Maceration is a common clinical complication that poses challenges in chronic wound treatment.1 Excessive moisture can be trapped on the wound surface, especially when occlusive dressings are overused or when nonbreathable cover dressings are applied for extended periods.
Using the 6W Approach to Determine Risk for Offloading Intervention in the Pre- and Post-Ulcerative Patient
bY James McGuire, DPM, PT, LPed, FAPWHc
It is essential that the various offloading devices available to the wound care professional are applied appropriately to redistribute destructive forces that develop in the diabetic or neuropathic foot during standing and ambulation.1,2 The 6 "W" approach was first introduced in an article in 20063 to help practitioners better understand the biomechanical risk profile of patients at risk for ulceration so that they could better choose between the various offloading interventions available for their everyday footwear.
The 6Ws included:
1. Who the patient is or their intrinsic physical characteristics
2. What the patient wears or their choice of footwear
3. When the patient walks or the amount of time spent standing and walking each day
4. Where the patient walks or the type of ambulatory activities a patient engages in
5. Why the patient walks or their compliance and motivation
6. The "Way" the patient walks or their specific gait characteristics
I recently placed each of these variables on a grid and gave them a relative numerical weight to determine a “6W Biomechanical Risk Assessment” score for that patient. The higher the score the greater the risk of tissue damage and the more aggressive our offloading approach must be (Table 1).
Patients with a risk of 0-3 may wear their normal footwear and need only be checked regularly (every 3-6 months) for changes in their risk status. Patients with a risk of 4-6 need total contact orthotic insoles and depth shoes to better redistribute focal plantar pressures and reduce their risk of ulceration. They should also be seen every 2-3 months for reassessment. Patients with a risk of 7-12 have a high risk for damage to the foot and in addition to bimonthly visits to their Podiatrist, require molded innersoles, sole modifications to the shoe, and behavioral interventions such as gait training, ambulatory aides, and counseling to change their approach to ambulation.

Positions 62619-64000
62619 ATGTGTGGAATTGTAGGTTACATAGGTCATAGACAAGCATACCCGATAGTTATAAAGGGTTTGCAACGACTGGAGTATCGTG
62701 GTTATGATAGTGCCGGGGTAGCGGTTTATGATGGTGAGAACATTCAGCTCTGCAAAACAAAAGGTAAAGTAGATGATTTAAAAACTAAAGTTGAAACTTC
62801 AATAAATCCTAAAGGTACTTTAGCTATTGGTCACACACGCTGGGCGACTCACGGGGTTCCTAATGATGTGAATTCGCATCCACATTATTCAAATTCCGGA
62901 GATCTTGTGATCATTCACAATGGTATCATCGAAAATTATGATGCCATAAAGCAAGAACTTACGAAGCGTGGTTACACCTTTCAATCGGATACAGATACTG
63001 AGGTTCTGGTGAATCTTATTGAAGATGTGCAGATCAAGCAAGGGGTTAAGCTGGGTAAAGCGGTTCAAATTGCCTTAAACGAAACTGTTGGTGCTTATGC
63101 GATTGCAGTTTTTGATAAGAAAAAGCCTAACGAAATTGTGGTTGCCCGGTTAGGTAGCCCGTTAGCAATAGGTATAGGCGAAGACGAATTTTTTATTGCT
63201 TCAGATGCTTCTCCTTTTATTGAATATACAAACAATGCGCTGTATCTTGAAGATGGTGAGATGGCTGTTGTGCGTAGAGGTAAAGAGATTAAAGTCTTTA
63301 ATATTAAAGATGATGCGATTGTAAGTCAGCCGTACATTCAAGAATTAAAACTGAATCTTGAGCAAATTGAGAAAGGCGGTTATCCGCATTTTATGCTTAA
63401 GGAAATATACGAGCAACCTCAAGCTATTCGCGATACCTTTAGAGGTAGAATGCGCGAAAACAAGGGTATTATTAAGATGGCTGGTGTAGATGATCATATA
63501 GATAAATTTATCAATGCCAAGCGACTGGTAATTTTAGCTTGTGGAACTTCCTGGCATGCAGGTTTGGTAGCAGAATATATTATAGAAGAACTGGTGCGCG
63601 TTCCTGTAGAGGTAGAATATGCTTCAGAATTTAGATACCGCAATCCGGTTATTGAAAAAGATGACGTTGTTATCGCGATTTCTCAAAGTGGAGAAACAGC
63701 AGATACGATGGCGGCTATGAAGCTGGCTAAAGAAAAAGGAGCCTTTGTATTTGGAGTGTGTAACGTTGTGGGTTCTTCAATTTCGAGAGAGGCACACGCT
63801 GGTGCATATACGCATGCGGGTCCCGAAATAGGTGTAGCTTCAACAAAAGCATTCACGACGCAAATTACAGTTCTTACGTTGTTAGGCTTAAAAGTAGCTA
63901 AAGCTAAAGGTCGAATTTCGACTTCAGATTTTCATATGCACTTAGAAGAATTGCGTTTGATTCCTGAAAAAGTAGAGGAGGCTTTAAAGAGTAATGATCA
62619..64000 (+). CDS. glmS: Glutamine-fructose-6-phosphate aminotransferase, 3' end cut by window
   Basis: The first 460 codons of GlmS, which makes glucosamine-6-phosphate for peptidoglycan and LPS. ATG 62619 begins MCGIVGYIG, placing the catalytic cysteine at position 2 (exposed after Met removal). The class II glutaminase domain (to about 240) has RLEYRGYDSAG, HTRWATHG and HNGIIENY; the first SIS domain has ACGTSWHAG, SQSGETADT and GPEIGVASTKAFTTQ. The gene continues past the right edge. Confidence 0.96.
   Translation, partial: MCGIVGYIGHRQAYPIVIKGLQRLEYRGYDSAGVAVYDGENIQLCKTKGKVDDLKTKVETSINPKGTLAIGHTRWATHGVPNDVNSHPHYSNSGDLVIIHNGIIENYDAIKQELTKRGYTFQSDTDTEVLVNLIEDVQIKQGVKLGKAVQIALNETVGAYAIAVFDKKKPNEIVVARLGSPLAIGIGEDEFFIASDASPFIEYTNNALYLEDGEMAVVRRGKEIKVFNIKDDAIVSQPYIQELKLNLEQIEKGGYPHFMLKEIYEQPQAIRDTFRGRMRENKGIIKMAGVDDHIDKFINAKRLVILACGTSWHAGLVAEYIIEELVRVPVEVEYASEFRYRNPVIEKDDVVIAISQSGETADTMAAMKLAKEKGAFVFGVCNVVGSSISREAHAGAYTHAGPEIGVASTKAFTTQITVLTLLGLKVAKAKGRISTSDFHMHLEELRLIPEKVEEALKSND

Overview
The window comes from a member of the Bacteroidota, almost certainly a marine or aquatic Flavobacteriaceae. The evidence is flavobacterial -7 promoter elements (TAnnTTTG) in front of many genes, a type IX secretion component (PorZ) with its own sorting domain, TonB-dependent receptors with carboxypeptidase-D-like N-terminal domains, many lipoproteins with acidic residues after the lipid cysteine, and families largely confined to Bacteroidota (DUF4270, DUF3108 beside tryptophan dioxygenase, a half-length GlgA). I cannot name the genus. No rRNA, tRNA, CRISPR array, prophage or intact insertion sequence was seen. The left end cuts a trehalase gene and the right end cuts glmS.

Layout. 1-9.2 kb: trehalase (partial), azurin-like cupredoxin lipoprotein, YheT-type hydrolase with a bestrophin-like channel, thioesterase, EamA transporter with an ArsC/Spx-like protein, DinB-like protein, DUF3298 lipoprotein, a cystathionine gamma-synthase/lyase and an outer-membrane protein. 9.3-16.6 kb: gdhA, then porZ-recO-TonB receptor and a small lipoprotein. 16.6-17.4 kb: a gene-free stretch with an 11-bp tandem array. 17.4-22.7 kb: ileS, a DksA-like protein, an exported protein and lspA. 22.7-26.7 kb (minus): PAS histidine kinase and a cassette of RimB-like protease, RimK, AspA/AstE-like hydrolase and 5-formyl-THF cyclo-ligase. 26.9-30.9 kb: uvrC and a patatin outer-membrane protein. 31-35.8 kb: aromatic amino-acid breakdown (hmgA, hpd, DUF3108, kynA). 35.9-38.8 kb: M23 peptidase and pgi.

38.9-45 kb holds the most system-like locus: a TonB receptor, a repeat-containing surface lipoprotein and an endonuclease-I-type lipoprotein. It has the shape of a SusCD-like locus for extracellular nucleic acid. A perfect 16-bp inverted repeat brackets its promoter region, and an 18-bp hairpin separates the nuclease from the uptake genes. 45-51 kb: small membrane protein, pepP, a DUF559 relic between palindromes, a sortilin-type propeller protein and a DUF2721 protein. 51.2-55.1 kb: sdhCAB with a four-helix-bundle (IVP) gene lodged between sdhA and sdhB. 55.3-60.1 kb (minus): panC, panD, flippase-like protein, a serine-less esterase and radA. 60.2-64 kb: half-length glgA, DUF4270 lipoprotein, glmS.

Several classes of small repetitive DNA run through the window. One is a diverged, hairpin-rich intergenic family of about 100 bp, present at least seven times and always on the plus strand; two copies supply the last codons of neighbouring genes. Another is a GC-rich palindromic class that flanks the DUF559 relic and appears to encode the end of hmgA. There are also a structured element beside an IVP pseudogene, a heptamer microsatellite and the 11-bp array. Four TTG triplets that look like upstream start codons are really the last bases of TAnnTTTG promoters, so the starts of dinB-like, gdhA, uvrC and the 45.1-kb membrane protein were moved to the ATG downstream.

Better understanding biomechanical risk helps us avoid forcing patients with minimal risk of mechanical damage into an already overburdened federal diabetic shoe program. On the other hand it helps practitioners use a more aggressive offloading approach for patients with a higher mechanical risk for ulceration who need all the intervention they can get.
1. McGuire J, Pressure Redistribution Strategies for the Diabetic or At-Risk Foot: Part I. Advances in Skin & Wound Care. 19(4):213-221, May 2006.
2. McGuire J. Pressure Redistribution Strategies for the Diabetic or At-Risk Foot: Part II. Advances in Skin & Wound Care. 19(5):270-277, June 2006.
3. McGuire, J. Transitional Off-loading: An Evidence-Based Approach to Pressure Redistribution in the Diabetic Foot. Advances in Skin & Wound Care. (23)(4):175-188. April 2010.
About the Author
Dr. James McGuire is the director of the Leonard S. Abrams Center for Advanced Wound Healing and an associate professor of the Department of Podiatric Medicine and Orthopedics at the Temple University School of Podiatric Medicine in Philadelphia. Dr. McGuire has over 30 years of experience in wound management and lectures both nationally and internationally in the areas of wound healing, diabetic foot management, off-loading, and biomechanics of the at-risk foot.
The views and opinions expressed in this blog are solely those of the author, and do not represent the views of WoundSource, Kestrel Health Information, Inc., its affiliates, or subsidiary companies.